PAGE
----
Batting was England’s dominant arm and more muscle was added to that attribute in the lead-up to Sunday’s World Cup clash against India. On Saturday afternoon, from Edgbaston’s practice pitches, the home team’s batsmen took turns to pummel big hits into the empty stands.
When the big day arrived, Eoin Morgan’s men were ready at a packed venue from which a local supporter tweeted tongue-in-cheek: “I am one among the five per cent England fans at the ground!”
The host skipper won the toss, opted to bat and found vindication from his openers Jonny Bairstow, who hammered a century, and Jason Roy. The duo’s ballistic 160-run stand off 133 deliveries and the final punch from Ben Stokes (79) after a middle-over slow-down, laid the base for England’s 337 for seven at lunch.
Initially, Roy (66) and Bairstow (111, 109b, 10×4, 6×6) maintained a frenetic pace despite a few play-and-miss routines against Mohammed Shami and Jasprit Bumrah. Roy thumped two fours off Shami’s first over but also inner-edged the speedster nearly onto the stumps. Bairstow too did a similar act, flicking Bumrah and almost chopping Shami onto his citadel. England raced to 28 for no loss in five overs and Virat Kohli in a bid to slow down the run-rate, pressed Yuzvendra Chahal into service and swapped around Shami and Bumrah’s ends.
There was no respite as it rained fours and sixes. Roy toyed with Chahal, slapping one through covers and hoisting another over mid-wicket. The opener then couldn’t resist the temptation of trying to pull a Hardik Pandya freebie down the leg-side. Roy missed, M.S. Dhoni collected, Hardik appealed in vain for a caught behind, Kohli mulled about a review but the former India captain opposed it. Seconds later the UltraEdge revealed a spike, indeed there was an edge. On 21 then, Roy instantaneously celebrated with a six and a four.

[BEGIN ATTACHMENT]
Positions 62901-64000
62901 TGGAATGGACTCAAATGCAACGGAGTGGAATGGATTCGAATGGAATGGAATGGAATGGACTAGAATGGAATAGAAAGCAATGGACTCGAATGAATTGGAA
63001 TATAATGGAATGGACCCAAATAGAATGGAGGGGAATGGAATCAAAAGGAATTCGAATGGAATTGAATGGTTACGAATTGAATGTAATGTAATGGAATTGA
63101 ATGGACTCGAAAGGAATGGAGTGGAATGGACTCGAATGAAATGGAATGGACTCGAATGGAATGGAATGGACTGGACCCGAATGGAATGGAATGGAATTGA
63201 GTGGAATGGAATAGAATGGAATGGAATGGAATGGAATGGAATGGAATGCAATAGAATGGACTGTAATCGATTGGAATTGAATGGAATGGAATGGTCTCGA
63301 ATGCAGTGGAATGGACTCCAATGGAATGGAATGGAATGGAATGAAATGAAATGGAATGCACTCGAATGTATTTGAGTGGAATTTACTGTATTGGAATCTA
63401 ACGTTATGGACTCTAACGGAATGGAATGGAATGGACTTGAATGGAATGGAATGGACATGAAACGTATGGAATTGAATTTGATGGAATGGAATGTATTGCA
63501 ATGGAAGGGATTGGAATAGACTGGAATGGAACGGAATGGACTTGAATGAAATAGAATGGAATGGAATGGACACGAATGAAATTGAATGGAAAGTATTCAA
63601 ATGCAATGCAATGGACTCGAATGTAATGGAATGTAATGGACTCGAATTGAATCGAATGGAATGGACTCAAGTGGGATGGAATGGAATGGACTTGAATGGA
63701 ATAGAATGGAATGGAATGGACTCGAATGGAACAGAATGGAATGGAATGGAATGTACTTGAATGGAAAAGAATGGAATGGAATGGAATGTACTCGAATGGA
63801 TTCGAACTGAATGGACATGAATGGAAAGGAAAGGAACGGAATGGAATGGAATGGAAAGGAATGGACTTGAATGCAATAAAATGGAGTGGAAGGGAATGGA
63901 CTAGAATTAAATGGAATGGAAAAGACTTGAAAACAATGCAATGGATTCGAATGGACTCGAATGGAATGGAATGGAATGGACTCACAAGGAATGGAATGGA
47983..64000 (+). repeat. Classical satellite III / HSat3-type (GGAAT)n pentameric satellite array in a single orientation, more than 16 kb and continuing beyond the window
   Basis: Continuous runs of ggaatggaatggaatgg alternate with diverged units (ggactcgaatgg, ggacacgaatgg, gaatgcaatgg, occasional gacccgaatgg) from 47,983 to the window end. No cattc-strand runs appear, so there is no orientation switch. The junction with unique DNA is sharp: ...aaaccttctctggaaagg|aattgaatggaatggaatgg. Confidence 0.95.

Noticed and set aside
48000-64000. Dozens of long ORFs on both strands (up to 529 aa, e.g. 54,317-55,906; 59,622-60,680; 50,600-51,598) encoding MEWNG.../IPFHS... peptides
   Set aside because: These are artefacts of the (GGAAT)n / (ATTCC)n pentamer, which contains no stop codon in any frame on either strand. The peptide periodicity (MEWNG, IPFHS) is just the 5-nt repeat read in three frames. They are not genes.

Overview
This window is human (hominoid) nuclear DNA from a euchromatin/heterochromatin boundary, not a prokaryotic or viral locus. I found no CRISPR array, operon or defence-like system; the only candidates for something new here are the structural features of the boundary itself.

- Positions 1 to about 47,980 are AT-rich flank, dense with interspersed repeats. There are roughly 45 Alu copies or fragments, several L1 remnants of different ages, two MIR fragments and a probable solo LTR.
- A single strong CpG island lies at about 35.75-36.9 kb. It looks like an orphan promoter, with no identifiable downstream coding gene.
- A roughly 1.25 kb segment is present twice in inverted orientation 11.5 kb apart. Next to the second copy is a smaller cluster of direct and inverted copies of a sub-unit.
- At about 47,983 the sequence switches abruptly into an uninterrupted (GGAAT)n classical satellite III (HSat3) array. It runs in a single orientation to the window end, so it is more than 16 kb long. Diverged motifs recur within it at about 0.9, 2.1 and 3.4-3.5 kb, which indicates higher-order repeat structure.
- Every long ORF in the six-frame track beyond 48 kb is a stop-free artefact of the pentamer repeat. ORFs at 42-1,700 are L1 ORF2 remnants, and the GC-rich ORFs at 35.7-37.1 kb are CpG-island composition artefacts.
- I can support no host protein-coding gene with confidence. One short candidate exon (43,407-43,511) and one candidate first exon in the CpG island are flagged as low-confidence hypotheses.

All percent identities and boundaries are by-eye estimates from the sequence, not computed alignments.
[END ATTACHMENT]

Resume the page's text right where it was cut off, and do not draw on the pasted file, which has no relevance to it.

If Roy did the reverse-hits and the lofted strikes, Bairstow proved that he could dish out his own version of mayhem. A minimal back-lift often exploded into a blazing stroke and truly the fire was upon the pitch even if a sliver of smoke was sighted from the chimneys of a distant factory. Bairstow hammered the spinners and Kuldeep Yadav wasn’t spared either. The muscular blows continued unhindered and relief happened only when Roy picked the most athletic fielder from the opposition ranks while wading into Kuldeep. The heave over long-on drew a sprinting Ravindra Jadeja, substituting for an injured K.L. Rahul. Jadeja swivelled, dived and the ball dipped into his adhesive palms.
Meanwhile, Joe Root was industrious and Bairstow extended his plunder. Nerves were obvious when on 99 he missed a Pandya bouncer but the next ball was patted for a single and the belligerent batsman had his hundred. Having been caught up in a media and Twitter storm of caustic lines and verbal punches, Bairstow’s joy was evident as he flung his arms skywards. Eventually, he perished while lashing Shami straight to Rishabh Pant – who incidentally replaced Vijay Shankar in the Indian eleven – at sweeper-cover.
Subsequently, England slowed down as the bruised Indian bowlers reclaimed their voice and there was a five-over phase that yielded just 13. Morgan was peppered with bouncers and when Shami persisted, the England captain top-edged a hook. Kohli pumped his hands and yelled “come on”. Shami bowled some niggardly overs and though he was caned in the slog, he still managed a five-for.
Root and new-man Stokes had to bide their time and it took almost 10 overs before a four was essayed. Stokes tucked into Chahal, pulling and reverse-hitting. But Root couldn’t match his partner’s aggression while the two added 70 for the fourth wicket. Shami scalped Root in the death but southpaw Stokes’s audacity and Jos Buttler’s cameo ensured that the 300-mark was scaled on a perfect batting pitch.